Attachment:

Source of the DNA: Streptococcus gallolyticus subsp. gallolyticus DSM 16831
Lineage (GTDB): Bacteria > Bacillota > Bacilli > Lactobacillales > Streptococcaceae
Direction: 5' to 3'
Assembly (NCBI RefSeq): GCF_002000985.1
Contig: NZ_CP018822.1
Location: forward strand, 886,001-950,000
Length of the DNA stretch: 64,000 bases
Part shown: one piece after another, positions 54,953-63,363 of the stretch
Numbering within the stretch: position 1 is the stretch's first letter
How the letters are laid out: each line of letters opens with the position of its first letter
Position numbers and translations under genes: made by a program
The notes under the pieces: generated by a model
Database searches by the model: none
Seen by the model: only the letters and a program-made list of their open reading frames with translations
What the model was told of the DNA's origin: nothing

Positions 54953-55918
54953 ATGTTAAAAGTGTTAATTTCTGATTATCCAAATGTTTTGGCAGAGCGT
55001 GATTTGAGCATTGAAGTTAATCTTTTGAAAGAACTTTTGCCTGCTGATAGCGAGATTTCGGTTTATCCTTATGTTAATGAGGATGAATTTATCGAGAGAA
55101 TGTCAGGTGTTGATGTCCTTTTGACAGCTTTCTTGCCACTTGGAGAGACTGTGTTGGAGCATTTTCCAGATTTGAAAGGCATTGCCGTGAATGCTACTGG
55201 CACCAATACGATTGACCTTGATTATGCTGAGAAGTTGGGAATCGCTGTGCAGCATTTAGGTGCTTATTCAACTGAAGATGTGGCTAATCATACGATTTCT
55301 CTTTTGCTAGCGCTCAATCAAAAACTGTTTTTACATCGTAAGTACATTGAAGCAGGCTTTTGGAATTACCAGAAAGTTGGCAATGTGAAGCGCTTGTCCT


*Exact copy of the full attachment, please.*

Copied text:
Source of the DNA: Streptococcus gallolyticus subsp. gallolyticus DSM 16831
Lineage (GTDB): Bacteria > Bacillota > Bacilli > Lactobacillales > Streptococcaceae
Direction: 5' to 3'
Assembly (NCBI RefSeq): GCF_002000985.1
Contig: NZ_CP018822.1
Location: forward strand, 886,001-950,000
Length of the DNA stretch: 64,000 bases
Part shown: one piece after another, positions 54,953-63,363 of the stretch
Numbering within the stretch: position 1 is the stretch's first letter
How the letters are laid out: each line of letters opens with the position of its first letter
Position numbers and translations under genes: made by a program
The notes under the pieces: generated by a model
Database searches by the model: none
Seen by the model: only the letters and a program-made list of their open reading frames with translations
What the model was told of the DNA's origin: nothing

Positions 54953-55918
54953 ATGTTAAAAGTGTTAATTTCTGATTATCCAAATGTTTTGGCAGAGCGT
55001 GATTTGAGCATTGAAGTTAATCTTTTGAAAGAACTTTTGCCTGCTGATAGCGAGATTTCGGTTTATCCTTATGTTAATGAGGATGAATTTATCGAGAGAA
55101 TGTCAGGTGTTGATGTCCTTTTGACAGCTTTCTTGCCACTTGGAGAGACTGTGTTGGAGCATTTTCCAGATTTGAAAGGCATTGCCGTGAATGCTACTGG
55201 CACCAATACGATTGACCTTGATTATGCTGAGAAGTTGGGAATCGCTGTGCAGCATTTAGGTGCTTATTCAACTGAAGATGTGGCTAATCATACGATTTCT
55301 CTTTTGCTAGCGCTCAATCAAAAACTGTTTTTACATCGTAAGTACATTGAAGCAGGCTTTTGGAATTACCAGAAAGTTGGCAATGTGAAGCGCTTGTCCT